“You know what Moab used to look like.” - AmAsie Willison
“You’re a fan of Zane Taylor’s NFL Page on Facebook.” - Michael Ballantyne
“You’ve…waited to turn left and watched a line of 50 Jeeps go by.”- Merina Toninellli
“You know why Charles Kuralt is doing one of CBS’ ‘On The Road’ at the Moab City Dump!!” - Joe Kingsley
“They would bring your order on roller-skates and hook the tray on your window at A & W.” - Amber Lyn
“You cheered for Lenny Walterschied when he played for the Bears and the Bills!” - Ronnie Pierce
“You waitress (and) you never know who you’re going to wait on. Ally Sheedy was a big surprise. I didn’t know she was in town. I was taking Jon Bon Jovi’s and his table orders in the Golden Steak, and when I ask, “are you ready, m’am”…I was shocked when she looked up at me and gave me her order. She had just been in Short Circuit.” - Cricket White Green
“My grandma says .. Not knowing about Moab is like not knowing about New York City!!” - Chelsie Walker
“You remember the orchard on 5th West that had the best apples in town and Mr. Clark used to let us pick apples for .50 a bushell.” - David Quinn
“You remember all the dances at the Arches Ballroom and the great music of Ag and Krug…But then, most of you are too young…” - Janice Kirk Gustafson
“You had Spittin’ Jim, Mean Gene, Goofy and Grannie for teachers.” - Dorene Stalcup Dirzuweit
“You remember the plane or helicopter that dropped ping pong balls from the sky and you won stuff all over town.” - Cheri Auger Van Gilder
“You ride your bike around the Ramada parking lot, hoping to see a movie star, and Patrick Wayne shows up and asks to ride your bike.” - Marianne Bowthorpe Pipkin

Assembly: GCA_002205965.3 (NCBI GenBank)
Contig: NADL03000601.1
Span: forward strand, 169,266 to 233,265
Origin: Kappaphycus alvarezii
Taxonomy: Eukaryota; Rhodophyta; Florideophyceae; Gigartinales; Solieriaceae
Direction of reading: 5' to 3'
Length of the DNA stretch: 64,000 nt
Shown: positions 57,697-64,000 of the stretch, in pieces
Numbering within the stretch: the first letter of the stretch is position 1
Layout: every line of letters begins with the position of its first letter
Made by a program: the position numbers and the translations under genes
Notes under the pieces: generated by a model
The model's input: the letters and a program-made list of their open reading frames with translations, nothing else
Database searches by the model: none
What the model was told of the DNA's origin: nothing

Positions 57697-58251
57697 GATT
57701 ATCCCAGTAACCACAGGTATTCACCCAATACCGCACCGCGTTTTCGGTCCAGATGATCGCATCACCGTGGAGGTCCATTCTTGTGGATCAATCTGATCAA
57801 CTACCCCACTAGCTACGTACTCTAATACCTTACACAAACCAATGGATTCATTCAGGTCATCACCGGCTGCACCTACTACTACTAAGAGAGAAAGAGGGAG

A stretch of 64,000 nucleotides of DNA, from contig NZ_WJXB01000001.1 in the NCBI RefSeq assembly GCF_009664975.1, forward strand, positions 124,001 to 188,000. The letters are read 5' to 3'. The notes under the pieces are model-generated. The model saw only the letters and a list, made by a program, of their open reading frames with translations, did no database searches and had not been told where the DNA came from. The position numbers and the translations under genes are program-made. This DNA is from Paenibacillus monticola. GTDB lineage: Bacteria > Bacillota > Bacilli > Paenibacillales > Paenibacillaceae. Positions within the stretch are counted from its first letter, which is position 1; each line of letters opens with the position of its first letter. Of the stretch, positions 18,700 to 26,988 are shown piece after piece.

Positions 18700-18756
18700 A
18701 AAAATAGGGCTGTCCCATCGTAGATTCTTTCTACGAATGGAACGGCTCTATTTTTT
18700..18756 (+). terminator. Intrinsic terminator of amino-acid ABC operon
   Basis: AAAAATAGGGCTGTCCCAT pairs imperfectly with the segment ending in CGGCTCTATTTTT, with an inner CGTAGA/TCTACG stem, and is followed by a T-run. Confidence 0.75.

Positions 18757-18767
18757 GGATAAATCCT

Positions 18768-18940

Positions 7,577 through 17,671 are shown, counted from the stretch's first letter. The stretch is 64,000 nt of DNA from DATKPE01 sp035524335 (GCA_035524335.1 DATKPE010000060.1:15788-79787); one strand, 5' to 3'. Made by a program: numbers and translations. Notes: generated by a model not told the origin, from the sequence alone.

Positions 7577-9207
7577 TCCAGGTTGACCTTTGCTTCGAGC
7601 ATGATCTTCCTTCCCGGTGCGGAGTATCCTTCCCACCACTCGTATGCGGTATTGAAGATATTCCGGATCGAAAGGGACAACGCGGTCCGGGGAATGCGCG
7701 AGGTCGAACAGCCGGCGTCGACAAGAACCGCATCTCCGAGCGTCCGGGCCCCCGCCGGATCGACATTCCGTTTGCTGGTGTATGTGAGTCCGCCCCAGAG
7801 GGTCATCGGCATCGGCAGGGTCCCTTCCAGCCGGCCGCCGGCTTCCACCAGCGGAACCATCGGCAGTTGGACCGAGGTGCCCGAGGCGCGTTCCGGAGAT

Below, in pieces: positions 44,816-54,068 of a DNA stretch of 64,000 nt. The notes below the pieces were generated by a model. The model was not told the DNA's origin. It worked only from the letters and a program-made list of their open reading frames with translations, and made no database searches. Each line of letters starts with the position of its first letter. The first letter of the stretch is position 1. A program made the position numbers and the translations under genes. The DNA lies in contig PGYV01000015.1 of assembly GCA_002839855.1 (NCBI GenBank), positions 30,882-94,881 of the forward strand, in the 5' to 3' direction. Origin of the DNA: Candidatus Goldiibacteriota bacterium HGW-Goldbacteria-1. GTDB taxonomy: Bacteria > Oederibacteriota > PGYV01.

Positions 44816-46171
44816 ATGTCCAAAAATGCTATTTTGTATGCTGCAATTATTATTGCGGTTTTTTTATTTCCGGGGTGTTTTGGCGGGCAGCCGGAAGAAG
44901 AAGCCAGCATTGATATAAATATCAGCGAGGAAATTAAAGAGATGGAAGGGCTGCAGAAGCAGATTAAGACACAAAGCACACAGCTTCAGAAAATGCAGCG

“You have a street named after your family.” - Erica Hance
“Remembering all this makes you crave an original Milt’s Chili Cheeseburger. I worked 2 years for him and never got the recipe. Very secret.” - Cheryl Sims Tangreen
“Every piece of white clothing you own is now off-pink!” - Andre Deswood
“Every Western or desert scene on TV you watch…you say…hey, that’s Moab!!!” - Lori Lathrom-Davis
“You learned to swim in places like Left Hand, Tea Cup and (no disrespect) Nigger Bill, and every year played at Court House Wash. The only real lakes were up on the mountain.” - Ali Merz
“There was a film with Henry Fonda, who played Wyatt Earp, called, ‘My Darling Clementine,’ filmed in Moab, about the shoot-out at the O.K. Corral, filmed in 1946, and my dad had a 2-second part as an extra in that movie…It was shot in black ‘n’ white, directed by John Ford; had Victor Mature, Walter Brennan and Ward Bond in it.” - Ken Hayes
“Your phone line was a 4-party line…You had to be careful…” - Pat Hawks
“We used to look for unbroken half-gallon soda pop bottles in the hills around the dump. Engstroms would pay a dime for each one. A couple dimes would buy a whole pocketful of pixie sticks, sugar water in little wax containers, Juicy Fruit gum, and (don’t tell my mom) candy cigarettes.” - Robert Raymond
“I got my bike for $3 from the Trading Post on the radio.” Laurie Stocks Hassen
“Noon and six o’clock whistle blowing.” - Wendy Walker
“I’m bettin’ there are not half a dozen people know where ‘Giant Steps’ or ‘The Pigeon Roost’ are.” - Tracy Balsley
“You actually remember when they planted all those trees on Main Street and they were barely as tall as you.” - Leona Rite
“If you ever tried to get at least 10 kids in at the GrandVu Drive-In.” - Alene Inman
“You remember the Silver Dollar Saloon.” - Travis Johnson
“You waited on the Good Ol’ Boys for their coffee break: Jack West, Don Knowles, Sam Taylor, Ray Tibbetts, Jimmy Walker and many more. Love them guys.” - Helen Knight
“You are related to most of the town because your dad is a Holyoak, mother was a Beeson. We are related to Stocks, Beesons, Murphys -- and then I married a Martin. So we are related to most of the old-timers, if not all.” - Daleine Holyoak Martin
While this writer summed up her “Moabitis” addiction to the new group site as “a terminal case of Red Rocks In Your Blood”... Jerry Croasmun said it best. You know you are from Moab when… “It is the hometown good people that make Moab special. Those that have stuck together through the boom, gloom, and still….”